Actually, maybe I didn’t take sounds for granted when I was a kid. I remember plugging my ear to a cold street light pole on hot summer nights and marveling at the buzz of electricity inside, a subterranean sound that both frightened and thrilled me.
Anyway, here are some of the other sounds from the sixties & seventies that I heard these past few months and that I miss.
An obvious one. The clacking of a manual typewriter. Those arms catapulting toward the paper. Even the electric ones with the steel ball had their own distinct slap, clean and succinct. I don’t recall hearing teletypes in my past, but when you hear them in All the President’s Men, they seem both officious and quaint.
Oh, and that lovely chatter from cash registers. Part typewriter, part vending machine, part pinball. Clattering and sighing and ringing. Which reminds me of the subtle shrrinjj sound from the knobs of those old cigarette machines. I never bought a pack of cigarettes in my life, but I never passed one of these machines when I was a kid without pulling on the taut knob, like it was vacuum packed.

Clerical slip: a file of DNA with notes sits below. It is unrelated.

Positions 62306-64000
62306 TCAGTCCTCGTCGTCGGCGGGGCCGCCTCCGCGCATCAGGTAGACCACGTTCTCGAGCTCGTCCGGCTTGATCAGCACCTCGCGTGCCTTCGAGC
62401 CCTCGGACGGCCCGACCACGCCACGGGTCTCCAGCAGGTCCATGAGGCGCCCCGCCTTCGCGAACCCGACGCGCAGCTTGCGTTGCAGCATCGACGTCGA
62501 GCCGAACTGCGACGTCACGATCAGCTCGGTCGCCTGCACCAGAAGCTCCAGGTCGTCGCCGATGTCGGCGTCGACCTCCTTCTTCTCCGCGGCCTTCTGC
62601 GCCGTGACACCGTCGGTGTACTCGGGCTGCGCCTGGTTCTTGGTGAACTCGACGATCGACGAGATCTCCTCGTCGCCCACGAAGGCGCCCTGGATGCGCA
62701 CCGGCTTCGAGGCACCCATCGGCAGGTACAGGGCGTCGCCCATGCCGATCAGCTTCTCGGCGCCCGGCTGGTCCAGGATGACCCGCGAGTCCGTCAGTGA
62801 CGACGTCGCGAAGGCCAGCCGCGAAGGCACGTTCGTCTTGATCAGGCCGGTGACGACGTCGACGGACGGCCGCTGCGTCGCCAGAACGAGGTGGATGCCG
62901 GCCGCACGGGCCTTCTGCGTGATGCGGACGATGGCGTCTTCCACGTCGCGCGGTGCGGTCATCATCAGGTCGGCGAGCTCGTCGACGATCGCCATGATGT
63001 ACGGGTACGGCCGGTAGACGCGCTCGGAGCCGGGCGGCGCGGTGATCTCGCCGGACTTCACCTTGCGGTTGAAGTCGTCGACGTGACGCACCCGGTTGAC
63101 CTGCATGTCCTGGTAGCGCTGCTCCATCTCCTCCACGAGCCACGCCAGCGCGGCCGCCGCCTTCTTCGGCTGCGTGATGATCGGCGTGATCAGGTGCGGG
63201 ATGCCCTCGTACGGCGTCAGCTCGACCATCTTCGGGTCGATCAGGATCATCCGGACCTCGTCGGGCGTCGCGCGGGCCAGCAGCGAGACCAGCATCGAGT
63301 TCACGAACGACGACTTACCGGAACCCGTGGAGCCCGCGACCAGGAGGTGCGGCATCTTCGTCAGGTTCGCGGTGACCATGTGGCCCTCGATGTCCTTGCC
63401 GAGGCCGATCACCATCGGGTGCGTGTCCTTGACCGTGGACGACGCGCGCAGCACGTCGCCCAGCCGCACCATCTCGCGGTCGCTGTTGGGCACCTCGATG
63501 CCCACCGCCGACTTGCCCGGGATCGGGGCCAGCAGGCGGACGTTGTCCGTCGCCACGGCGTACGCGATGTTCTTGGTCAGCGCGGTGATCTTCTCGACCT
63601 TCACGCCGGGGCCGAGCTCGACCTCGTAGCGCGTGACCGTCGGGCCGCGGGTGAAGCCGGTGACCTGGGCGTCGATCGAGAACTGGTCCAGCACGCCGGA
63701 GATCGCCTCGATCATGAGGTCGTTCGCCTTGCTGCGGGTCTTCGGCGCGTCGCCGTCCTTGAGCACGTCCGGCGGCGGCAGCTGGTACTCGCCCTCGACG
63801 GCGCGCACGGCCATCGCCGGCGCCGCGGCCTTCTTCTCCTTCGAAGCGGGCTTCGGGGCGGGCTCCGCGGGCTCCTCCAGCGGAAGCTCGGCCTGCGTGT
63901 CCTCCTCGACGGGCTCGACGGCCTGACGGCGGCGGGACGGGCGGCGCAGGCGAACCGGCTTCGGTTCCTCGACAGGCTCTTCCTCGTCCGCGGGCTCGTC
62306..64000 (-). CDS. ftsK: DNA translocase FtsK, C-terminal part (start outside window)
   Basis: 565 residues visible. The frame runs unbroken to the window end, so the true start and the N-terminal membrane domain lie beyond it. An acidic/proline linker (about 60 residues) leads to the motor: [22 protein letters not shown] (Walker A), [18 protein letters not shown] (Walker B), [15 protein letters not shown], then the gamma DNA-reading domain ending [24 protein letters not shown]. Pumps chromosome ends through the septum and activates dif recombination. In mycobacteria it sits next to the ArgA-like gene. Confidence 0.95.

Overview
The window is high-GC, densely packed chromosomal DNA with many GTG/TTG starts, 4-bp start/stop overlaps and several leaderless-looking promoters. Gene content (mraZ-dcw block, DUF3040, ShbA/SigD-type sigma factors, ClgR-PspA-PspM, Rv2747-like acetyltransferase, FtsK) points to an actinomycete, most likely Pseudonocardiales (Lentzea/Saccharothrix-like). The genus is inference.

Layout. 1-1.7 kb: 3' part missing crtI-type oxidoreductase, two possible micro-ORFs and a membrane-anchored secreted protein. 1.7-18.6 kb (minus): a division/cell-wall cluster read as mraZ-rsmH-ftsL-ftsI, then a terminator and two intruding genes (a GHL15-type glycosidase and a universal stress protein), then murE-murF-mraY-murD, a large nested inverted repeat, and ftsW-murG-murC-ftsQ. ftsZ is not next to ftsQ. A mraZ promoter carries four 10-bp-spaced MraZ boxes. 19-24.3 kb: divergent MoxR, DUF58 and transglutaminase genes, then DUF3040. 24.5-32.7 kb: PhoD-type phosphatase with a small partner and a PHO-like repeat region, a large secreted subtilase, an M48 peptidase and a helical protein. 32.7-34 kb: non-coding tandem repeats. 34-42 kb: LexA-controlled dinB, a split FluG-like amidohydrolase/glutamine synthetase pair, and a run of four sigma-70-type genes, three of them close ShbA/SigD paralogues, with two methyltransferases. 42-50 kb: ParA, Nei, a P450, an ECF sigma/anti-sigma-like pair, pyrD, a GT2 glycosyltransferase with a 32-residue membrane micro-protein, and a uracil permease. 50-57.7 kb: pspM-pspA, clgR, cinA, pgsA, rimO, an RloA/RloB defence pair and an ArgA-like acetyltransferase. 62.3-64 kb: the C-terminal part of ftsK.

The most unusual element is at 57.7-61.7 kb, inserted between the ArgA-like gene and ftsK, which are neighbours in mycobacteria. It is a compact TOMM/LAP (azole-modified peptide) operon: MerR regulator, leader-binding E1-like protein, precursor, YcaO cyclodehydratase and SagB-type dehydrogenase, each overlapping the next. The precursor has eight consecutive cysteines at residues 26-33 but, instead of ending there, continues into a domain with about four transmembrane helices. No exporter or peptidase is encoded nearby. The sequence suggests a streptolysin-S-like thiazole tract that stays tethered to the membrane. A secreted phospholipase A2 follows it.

Even squad car sirens sounded different back then, more shrill and urgent, though I may be mistaken about this one. Watch Serpico again and decide.
Maybe most glorious is the drop of a needle on a record, the initial pop and hiss while the needle gains traction on the first track. It’s no coincidence that I purchased a turntable a few weeks ago. Now, I’m finally able to play all those LP’s I’ve been saving for decades. Elton John and Rod Stewart and the Stones and The Beatles. And the records really do sound richer than CD’s.
As I finish typing this, I pay attention to the sounds around me now. These laptop keys beneath my fingers emit a soft patter, fluid and clackety. I might miss this. My phone, quiet now, includes an array of sounds I may someday yearn for. Though I doubt this. It seems that the sounds coming from our devices today have been manipulated; some attention has gone into their creation, whereas the sounds of past decades, with exceptions maybe, were more functional and unapologetic, full of character and attitude. “You talkin’ to me?” asked the cash register. “Shut up,” answered the typewriter.
I hope this post sparks some of your own sense memories. What sounds do you miss?